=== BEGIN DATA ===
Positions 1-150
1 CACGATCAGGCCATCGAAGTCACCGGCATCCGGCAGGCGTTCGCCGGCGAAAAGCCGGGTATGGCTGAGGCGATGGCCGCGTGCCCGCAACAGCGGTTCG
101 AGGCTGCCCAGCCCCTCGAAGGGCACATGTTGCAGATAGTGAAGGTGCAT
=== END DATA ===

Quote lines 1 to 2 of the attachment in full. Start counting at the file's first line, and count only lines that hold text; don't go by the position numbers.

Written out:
Positions 1-150
1 CACGATCAGGCCATCGAAGTCACCGGCATCCGGCAGGCGTTCGCCGGCGAAAAGCCGGGTATGGCTGAGGCGATGGCCGCGTGCCCGCAACAGCGGTTCG